It has to be said that by no stretch of the imagination can I be called a 'people person', depending on how far one is able to stretch one's imagination I suppose. In that particular area I struggle to develop the necessary stretchability to make my opening statement a fiction. It came as a complete surprise, therefore, to undergo my recent experiences in London and the 'enlightenment', if I might call it that, that was the aftermath of those experiences.
Please bear with me if I recall my experiences in a way which pays no heed to the commonly experienced timeline, in which one event necessarily follows another in temporal sequence. The point here is that that is not how I remember my recent trip to the UK. And I must insist on being true to my thoughts and my feelings about that trip.
On the evening prior to my departure from the UK, I spent a few lovely hours with my eldest daughter and her family, with whom I ate and drank very well indeed. I also enjoyed some private, quality time with her which must remain private. But sometimes I do wonder what I have done to deserve this renewed relationship. But enough of that, please.
On my final day, whilst waiting for my flight home to be called, I had lunch at one of those Japanese, self-service establishments in which a loaded and moving conveyor belt displays its wares for the communal delectation. This was new to me so I asked one of the girls employed there to give me a crash course on the form one was required to observe. With a quick giggle, she gave me the necessary information and reminded me to 'hang onto' the colour-coded dishes I had used,
"cos then we can charge you for what you've 'ad."
That seemed to be eminently reasonable. At the end of my lunch, still watching the goodies passing me on their neverending journey - and wishing I had a little more room for further culinary indulgence - I looked around for someone to assess my consumption so that I could pay my bill. An open-faced young lad showed me a short cut to the till where our business was duly transacted.
"That was fun," I said.
"Your first time?" he queried.
Gulping briefly at an unbidden thought about what that question might have meant in a totally different (and more appropriate) context, I said that it was. There was clearly a great deal of pleasure felt that one of his customers had enjoyed the experience of eating at 'his place'. Wishing him well for the rest of the weekend, I went on my way.
It had been two days earlier that, having been let out on my own to make my own travel arrangements and travel to the other end of London, (well people are concerned that one might get lost, or lose my ticket, or succumb to some other unfortunate happenstance, and it was a long time ago that I was born in this city), that finally I met up with Natalie d'Arbeloff, that lovely lady who appears in the blogging world as "Blaugustine". Rarely, for me, has time flown so quickly as we conversed about matters psycho-spiritual. It was such a deep pleasure to converse unselfconsciously and to be received so unjudgementally. As we sat and talked and listened, it came to me that I was experiencing that wonderful sense of listening with my eyes, and seeing with my ears. This is a difficult idea to describe, but is so simple when enjoying the sensation.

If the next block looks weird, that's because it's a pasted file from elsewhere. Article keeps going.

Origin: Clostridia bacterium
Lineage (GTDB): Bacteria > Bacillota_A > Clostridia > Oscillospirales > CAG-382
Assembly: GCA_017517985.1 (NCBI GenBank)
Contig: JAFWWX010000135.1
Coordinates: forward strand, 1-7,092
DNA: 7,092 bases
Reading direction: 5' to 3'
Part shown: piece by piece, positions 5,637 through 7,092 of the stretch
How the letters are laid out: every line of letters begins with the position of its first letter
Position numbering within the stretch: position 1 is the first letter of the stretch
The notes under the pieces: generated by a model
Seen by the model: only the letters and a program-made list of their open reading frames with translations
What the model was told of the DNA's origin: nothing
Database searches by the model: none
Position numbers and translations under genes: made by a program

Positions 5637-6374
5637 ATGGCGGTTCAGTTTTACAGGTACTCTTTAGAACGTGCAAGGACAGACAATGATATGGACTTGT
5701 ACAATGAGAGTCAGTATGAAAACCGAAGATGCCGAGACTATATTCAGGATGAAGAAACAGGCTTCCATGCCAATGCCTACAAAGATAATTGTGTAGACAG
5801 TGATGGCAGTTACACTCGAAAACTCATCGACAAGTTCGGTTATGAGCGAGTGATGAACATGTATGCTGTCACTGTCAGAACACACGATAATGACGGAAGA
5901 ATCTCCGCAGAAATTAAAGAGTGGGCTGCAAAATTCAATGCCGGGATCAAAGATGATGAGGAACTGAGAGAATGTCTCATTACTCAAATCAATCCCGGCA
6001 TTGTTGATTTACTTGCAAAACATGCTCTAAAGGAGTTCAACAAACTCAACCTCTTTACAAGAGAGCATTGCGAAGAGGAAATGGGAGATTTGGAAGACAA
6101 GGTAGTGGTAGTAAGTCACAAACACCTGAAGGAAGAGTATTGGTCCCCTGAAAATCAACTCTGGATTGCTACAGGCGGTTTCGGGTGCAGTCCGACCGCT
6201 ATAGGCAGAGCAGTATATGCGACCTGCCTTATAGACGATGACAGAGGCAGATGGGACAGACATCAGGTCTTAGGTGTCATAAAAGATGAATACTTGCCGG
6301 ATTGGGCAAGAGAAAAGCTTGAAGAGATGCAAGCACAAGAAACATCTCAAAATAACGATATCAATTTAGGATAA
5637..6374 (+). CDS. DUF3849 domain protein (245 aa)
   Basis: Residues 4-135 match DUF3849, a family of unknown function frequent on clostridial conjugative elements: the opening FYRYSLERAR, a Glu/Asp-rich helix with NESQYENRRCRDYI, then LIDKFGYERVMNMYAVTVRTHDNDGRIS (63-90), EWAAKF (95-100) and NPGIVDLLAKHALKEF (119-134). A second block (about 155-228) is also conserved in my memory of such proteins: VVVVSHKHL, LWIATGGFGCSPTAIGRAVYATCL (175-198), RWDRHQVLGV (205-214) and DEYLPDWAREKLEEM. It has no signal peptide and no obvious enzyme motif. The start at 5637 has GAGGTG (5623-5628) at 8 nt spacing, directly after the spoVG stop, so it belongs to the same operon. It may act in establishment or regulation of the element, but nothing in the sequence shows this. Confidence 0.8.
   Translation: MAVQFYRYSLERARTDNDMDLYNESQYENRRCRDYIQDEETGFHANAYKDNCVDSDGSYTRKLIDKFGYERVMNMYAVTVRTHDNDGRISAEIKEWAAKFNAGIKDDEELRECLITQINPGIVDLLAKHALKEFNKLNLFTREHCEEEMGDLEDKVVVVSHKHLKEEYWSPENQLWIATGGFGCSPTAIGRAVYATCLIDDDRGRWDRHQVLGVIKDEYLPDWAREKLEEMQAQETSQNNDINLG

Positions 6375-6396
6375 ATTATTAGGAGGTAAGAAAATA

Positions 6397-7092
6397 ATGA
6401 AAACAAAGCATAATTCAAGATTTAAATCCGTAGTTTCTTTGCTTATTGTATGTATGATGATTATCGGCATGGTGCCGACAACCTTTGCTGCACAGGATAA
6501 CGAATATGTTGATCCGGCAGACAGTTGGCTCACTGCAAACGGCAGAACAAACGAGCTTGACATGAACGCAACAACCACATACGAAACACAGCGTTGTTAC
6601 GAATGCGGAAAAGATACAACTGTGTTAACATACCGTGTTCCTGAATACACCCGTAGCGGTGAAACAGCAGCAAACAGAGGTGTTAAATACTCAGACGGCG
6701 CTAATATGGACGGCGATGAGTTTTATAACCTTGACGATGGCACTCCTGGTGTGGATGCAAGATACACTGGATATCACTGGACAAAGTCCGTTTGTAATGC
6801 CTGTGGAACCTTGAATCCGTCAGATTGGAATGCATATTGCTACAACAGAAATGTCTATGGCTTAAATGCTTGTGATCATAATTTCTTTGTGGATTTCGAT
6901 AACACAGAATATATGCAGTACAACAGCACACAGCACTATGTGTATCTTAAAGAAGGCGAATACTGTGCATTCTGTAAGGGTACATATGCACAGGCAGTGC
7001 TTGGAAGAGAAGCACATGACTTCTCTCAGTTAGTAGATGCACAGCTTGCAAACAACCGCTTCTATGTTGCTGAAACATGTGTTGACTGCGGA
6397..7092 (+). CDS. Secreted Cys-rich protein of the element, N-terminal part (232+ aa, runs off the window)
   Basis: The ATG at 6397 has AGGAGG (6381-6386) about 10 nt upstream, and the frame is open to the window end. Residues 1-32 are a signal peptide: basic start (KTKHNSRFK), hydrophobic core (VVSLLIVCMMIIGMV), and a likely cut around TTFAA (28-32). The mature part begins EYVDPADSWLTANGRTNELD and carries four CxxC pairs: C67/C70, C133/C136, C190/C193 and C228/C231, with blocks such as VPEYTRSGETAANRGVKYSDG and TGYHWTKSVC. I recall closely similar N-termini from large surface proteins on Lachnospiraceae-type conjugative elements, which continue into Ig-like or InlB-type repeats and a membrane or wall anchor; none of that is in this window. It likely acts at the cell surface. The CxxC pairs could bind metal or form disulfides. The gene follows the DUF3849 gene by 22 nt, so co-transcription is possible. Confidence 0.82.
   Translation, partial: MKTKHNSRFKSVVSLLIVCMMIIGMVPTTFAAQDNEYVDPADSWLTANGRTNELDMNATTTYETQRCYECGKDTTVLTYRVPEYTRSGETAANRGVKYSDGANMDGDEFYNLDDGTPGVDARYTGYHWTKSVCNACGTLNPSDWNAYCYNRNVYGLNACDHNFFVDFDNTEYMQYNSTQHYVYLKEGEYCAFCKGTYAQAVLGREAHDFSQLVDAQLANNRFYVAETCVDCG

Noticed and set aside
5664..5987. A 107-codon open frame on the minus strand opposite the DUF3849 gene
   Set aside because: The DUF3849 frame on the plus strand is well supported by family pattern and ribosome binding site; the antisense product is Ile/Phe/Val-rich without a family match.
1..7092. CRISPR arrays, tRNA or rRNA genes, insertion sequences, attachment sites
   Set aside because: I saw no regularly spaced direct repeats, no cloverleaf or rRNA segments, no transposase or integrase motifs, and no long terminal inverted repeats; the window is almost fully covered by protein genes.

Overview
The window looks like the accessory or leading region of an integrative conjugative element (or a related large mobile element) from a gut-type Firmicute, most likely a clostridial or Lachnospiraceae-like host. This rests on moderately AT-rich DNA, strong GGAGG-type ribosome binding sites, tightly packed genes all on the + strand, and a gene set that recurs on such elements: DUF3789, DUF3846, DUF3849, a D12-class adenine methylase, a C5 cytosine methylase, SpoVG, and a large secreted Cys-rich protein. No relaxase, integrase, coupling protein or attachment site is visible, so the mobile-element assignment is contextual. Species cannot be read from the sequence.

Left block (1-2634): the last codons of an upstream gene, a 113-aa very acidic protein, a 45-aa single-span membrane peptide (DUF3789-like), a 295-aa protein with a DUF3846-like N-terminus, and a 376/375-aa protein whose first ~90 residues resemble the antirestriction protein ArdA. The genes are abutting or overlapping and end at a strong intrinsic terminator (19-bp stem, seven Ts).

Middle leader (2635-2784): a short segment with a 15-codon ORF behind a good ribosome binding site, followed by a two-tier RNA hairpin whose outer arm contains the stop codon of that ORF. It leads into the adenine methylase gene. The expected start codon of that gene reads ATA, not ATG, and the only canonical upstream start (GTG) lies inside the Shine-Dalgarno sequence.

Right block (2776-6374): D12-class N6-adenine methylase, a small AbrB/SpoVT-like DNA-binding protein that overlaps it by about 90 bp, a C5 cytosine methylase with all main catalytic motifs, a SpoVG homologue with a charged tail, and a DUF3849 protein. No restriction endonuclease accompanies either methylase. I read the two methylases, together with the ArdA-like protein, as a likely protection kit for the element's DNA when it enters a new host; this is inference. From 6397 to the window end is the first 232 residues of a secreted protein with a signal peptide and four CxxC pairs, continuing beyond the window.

Perhaps the real effect of that day's interaction with friend Natalie showed itself on the journey back to where I was staying, by underground and overland trains. As I said above, I am not a people person, but when I observed the people around me, the world seemed to take on a kind of glow. People are what they are, and I was not seeing them through rose-tinted spectacles, yet there was a joy, a sense of one-ness, a disappearing of inappropriate barriers, a coming togetherness that nevertheless precluded unnecessary contact.
That evening, I mulled over the wonders the day had offered, and I considered the possibility that I might not reach the end of my presumed spiritual journey in this life, because I do not know what is the manner of that ending. More and more, I have become aware only of the next step, or few steps, that I am asked to take - in faith - and leave the rest to whatever guides my feet. At its deepest and most aware-ful level, this is a fearful experience, for to live totally in the present in this way, is to cut oneself off from the past and all that experience and support as well as from the hopes and expectations of the future. The Path no longer seems to be straight, but is gently curved as if I am being lovingly nudged away from my own ideas about where I should go, towards the way I was always destined to travel, if I chose to listen and hear. Some words came to me:-
"............Men's curiosity searches past and future
And clings to that dimension. But to apprehend
The point of intersection of the timeless
With time, is an occupation for the saint -
No occupation either, but something given
And taken, in a lifetime's death in love,
Ardour and selflessness and self-surrender.
For most of us, there is only the unattended
Moment, the moment in and out of time,
The distraction fit, lost in a shaft of sunlight,
The wild thyme unseen, or the winter lightning
Or the waterfall, or music heard so deeply
That it is not heard at all, but you are the music
Whilst the music lasts........"
My posthumous thanks to T.S.Eliot who wrote those words, (from the third of his Four Quartets) and my living thanks to my dearest of all friends, Lucy, for introducing me to T.S.Eliot's writing.